Archive for December 18th, 2012

It appears the White House is ready to ship senior citizens down a river.

According to credible press reports, the White House is considering the idea of changing the way Social Security benefit increases are indexed to inflation. The Obama administration is proposing calculating inflation adjustments according to the “chained” consumer price index (CPI), which considers modifications in consumer spending as the prices of goods and services fluctuate, instead of calculating inflation adjustments according to the consumer price index (CPI) for wage and clerical workers, as is the current practice.

Don’t let the wonkiness of this policy proposal fool you. In real terms, this change would mean cuts to current Social Security beneficiaries, and it would amount to huge cuts over time.

It is profoundly immoral that the administration is entertaining this conversation when it could generate far more revenue with a financial speculation tax on Wall Street. Even a very modest speculation tax would raise more than $350 billion over 10 years – that’s more than three times the amount that is gained from the proposed tampering with Social Security benefits.

By now it’s not surprising that the Obama administration seems comfortable putting Wall Street’s interests ahead of Main Street’s. But the fact that the White House appears ready and willing to harm our seniors before considering adopting a financial speculation tax is truly deplorable.

Robert Weissman is Public Citizen’s president.

HSBC logo removed from building

Flickr photo by Will Survive

Who, precisely, will pay the $1.9 billion fine that international mega-bank HSBC has agreed to pay in order to settle charges with the government that it illegally laundered money for Mexican drug lords and al Qaeda terrorists?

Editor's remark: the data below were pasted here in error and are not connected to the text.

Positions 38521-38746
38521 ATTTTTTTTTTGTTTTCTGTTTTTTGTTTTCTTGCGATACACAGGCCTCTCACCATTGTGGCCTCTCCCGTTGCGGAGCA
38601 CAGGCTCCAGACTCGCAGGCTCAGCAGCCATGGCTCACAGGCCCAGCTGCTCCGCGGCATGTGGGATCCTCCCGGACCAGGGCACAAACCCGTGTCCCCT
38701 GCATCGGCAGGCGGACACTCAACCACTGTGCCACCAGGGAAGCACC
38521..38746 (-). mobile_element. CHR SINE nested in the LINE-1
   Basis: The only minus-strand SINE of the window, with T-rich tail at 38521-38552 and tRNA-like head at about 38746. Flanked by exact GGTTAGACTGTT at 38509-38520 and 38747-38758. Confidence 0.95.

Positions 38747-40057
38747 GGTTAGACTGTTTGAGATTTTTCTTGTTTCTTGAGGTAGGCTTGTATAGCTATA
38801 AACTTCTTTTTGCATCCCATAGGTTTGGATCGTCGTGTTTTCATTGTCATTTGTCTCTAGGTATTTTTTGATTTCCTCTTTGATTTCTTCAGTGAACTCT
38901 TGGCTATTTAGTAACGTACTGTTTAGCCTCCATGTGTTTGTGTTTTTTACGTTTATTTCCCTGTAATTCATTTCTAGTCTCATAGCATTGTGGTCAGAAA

One fine payer is a plumber in Lowell, Massachusetts. Another is a school teacher in Boise, Idaho. A third is a nurse in La Jolla, California.

They’re paying the fine, but did these three really mastermind the HSBC scheme explored by the U.S. Senate Permanent Subcommittee on Investigations? Did one of them mask the name of Iran on 85 percent of $19 billion in transactions that HSBC completed with this country? Did another supply an al Qaeda-connected bank with $1 billion? Did one actually wave through money from the Mexican drug lords, as investigators discovered?

No, no, no and no. Not only are these fine payers innocent of HSBC’s infractions, they probably are unaware that they are paying the fine. They are HSBC shareholders. They may not even know that they are shareholders — they might own shares through one of the giant institutional investors such as Fidelity, Vanguard, or Dodge & Cox, all of which have substantial stakes in HSBC.

When the government fines a company, the money doesn’t come from executives or any individuals at the company. It comes from the owners of the company — meaning average Americans who own stock, largely through mutual funds.

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